The Dualform Process Explained
The DUALFORM process was developed in the 60s and 70s as a convenient alternative for limited production runs with the aeronautical industry as its main target.
Why was it convenient? Because there was no longer the need to manufacture solid tooling for the press. The press made its own tool, cast in a low temperature melting alloy, from a shell tool made from an original part/donor sample and when the production run was completed, the tool was melted and reshaped for the next job hence also avoid the need to store the used tooling. Furthermore, this process enabled to avoid many hours of tedious and expensive computer design work.
Additionally, the process was designed so that its minimal tooling cost and quick tool manufacture would represent an extremely cost effective method of prototype engineering and low volume production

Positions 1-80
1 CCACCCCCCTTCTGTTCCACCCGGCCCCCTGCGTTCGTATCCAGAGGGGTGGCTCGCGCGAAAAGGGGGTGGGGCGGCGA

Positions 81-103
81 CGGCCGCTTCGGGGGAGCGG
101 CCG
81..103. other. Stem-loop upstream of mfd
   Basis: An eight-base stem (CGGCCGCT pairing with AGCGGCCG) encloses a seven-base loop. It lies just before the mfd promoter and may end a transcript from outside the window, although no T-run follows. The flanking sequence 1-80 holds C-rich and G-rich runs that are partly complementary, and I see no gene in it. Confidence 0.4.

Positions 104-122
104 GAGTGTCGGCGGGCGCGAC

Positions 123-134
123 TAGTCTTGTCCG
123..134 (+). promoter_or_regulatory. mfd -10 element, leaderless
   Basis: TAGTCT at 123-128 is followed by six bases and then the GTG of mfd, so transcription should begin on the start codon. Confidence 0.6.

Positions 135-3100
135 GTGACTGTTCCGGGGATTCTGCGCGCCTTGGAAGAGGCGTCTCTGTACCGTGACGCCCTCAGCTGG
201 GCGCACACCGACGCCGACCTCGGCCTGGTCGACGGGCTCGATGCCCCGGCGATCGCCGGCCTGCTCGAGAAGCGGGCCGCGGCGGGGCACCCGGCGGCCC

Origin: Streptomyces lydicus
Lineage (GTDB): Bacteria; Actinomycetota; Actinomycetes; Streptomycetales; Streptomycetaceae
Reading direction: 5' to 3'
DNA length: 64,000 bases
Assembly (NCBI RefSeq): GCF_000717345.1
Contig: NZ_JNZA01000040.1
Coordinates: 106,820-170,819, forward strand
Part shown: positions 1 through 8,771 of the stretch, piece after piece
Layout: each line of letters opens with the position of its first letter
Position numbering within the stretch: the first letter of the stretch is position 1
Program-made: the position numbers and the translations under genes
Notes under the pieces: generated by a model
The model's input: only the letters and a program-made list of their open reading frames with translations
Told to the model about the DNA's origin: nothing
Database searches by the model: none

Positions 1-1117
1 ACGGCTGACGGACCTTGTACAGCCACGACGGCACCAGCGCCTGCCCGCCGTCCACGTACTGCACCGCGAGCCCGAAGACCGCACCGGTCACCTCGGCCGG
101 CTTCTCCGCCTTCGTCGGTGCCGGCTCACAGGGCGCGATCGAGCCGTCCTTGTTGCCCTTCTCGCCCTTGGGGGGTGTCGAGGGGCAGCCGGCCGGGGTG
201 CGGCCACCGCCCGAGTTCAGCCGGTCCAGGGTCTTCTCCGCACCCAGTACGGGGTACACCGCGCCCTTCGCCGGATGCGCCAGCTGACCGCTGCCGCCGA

- A Casting Sample is prepared and pre-drilled.
- The Jewelite™ alloy has a melting temperature of 140oC.
- The anchor plate is mounted on the main inner slide, with tee-bolts on the underside.
- The die plate and Casting Sample are placed in position over the bath of molten alloy. The sample fills with alloy through the small pre-drilled holes.
- The main inner slide is lowered until the underside of the anchor plate is just below the top surface of the die plate and locked into position.
- The alloy in the bath is raised to the desired level by applying air-pressure to the auxiliary feeder tank.
- Cooling water is run across the surface of the bath until the alloy has solidified.
- When solid, the main inner slide is raised, taking with it the alloy which has filled the sample. This alloy becomes the top die.
- The casting sample is removed, exposing the alloy bottom die beneath.
- The tools are fettled smooth and the blankholder plate is fitted to the outer slide.
- Presswork begins as with normal double action press tools. On completion of the run of pressings the plates are removed, the punch lowered into the die and the tools melted down ready for the subsequent component.